I could add much more on this noble feature in his friendship; but I must say further, that my Friend is remarkable for wisdom and good counsel. And I may again contrast with him in this respect, many who, as far as lies in their power, are kind, sympathizing, and faithful in their friendships: their sagacity is often at fault. It is very possible, therefore, to be led astray by those who most sincerely wish us well.

It is undeniable that there are frequently, if not constantly, circumstances arising which greatly perplex and embarrass us, and when the counsels of a wise and judicious friend are very desirable. Well, my Friend is not only willing to afford me these; but his counsels always stand firm and approve themselves for their wisdom. And it has ever been remarked by those who have tried them and walked by them, that the closer they are followed, the more has their wisdom been manifest: while, on the contrary, those who have walked in the dim light of a fire which they themselves have kindled, have had to lie down in sorrow, or to retrace their steps with repentings and self-reproaches.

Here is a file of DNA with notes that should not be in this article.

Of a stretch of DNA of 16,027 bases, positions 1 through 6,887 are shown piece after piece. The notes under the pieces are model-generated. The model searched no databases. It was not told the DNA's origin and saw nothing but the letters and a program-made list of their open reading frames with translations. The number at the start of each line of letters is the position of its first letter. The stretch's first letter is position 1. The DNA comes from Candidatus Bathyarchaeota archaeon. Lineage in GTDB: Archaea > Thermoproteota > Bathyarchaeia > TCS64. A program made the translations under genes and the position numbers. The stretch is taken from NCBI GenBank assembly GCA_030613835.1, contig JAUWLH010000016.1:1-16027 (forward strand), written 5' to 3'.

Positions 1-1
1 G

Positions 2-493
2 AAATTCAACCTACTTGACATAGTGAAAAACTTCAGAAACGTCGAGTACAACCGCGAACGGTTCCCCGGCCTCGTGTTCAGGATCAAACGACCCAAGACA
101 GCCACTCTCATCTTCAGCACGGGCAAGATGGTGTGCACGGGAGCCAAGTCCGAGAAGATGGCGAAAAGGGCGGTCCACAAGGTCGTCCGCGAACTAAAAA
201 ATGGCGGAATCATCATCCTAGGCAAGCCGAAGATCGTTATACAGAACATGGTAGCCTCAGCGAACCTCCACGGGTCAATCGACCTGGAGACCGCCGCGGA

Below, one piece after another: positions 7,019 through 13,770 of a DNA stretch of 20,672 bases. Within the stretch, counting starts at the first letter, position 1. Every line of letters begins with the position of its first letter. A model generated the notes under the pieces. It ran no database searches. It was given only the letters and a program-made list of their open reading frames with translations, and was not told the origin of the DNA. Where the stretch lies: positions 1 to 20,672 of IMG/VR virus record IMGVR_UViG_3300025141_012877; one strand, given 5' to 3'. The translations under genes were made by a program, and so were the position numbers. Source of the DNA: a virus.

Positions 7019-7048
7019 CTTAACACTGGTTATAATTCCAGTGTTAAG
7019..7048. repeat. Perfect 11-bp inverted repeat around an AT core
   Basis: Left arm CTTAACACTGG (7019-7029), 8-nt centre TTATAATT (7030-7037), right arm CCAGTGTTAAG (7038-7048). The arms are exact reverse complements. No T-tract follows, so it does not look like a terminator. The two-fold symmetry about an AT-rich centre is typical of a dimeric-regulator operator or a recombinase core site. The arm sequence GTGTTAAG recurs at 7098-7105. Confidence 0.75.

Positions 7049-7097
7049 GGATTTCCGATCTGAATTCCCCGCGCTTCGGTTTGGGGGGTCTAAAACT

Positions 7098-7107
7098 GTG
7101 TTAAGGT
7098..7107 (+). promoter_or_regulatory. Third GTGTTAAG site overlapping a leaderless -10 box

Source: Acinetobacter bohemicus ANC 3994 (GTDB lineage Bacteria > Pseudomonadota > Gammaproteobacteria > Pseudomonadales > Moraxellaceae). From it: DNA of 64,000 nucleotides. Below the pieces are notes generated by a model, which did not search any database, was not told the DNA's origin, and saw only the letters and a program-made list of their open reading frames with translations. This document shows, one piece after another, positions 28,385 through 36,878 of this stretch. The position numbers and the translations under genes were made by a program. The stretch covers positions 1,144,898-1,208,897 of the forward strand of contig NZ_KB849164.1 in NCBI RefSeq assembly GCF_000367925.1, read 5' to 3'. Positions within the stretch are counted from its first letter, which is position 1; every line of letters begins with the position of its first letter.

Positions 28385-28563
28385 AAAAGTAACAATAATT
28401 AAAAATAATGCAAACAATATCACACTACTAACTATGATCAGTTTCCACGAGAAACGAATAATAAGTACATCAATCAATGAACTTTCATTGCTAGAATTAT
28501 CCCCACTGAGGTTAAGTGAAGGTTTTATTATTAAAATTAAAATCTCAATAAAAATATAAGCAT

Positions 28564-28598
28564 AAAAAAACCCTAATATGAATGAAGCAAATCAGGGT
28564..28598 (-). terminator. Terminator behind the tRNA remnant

The counsels of my Friend not only are wise, but he is ever ready to give them. In this he differs from many, whose advice is hard to be obtained, and from others who never give advice gratis. It is indeed, a standing rule of his, freely to impart counsel to all who seek it; and, in addition to this—which is strange but true—he bestows some of his own wisdom to every one who goes to him for advice, so as to'ensure its being rightly followed. I confess that, but for this marvellous generosity, I should often